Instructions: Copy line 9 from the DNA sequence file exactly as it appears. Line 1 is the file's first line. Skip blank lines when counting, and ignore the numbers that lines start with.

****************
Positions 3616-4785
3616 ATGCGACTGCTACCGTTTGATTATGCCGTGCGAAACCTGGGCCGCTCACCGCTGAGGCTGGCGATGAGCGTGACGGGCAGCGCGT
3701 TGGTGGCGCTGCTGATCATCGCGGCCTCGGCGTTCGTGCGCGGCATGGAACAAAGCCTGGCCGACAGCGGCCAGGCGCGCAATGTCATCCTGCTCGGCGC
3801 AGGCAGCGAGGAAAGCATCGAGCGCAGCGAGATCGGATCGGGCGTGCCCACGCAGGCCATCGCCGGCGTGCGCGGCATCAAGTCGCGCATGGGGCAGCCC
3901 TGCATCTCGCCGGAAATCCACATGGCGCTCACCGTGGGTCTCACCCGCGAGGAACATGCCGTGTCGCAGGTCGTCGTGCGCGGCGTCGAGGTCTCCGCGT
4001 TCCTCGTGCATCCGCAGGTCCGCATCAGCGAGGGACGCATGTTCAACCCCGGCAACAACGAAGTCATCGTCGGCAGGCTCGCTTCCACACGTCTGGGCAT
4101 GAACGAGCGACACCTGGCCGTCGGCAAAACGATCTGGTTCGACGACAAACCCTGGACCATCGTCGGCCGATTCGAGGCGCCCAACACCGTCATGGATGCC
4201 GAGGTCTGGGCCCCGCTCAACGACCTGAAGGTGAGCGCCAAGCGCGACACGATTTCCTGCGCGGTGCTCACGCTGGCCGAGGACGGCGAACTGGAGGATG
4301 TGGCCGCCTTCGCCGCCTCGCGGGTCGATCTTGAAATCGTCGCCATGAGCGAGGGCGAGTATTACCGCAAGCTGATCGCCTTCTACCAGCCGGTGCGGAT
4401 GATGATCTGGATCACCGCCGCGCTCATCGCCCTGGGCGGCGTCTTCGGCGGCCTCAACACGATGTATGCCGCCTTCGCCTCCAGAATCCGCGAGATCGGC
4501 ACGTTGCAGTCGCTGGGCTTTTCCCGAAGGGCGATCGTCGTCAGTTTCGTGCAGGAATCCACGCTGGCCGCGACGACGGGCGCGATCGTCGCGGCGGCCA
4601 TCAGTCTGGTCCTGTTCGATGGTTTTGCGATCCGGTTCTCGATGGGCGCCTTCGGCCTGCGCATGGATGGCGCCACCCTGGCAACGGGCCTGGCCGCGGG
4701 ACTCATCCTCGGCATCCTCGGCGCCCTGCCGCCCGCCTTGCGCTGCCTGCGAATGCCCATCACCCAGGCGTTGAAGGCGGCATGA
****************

4301 TGGCCGCCTTCGCCGCCTCGCGGGTCGATCTTGAAATCGTCGCCATGAGCGAGGGCGAGTATTACCGCAAGCTGATCGCCTTCTACCAGCCGGTGCGGAT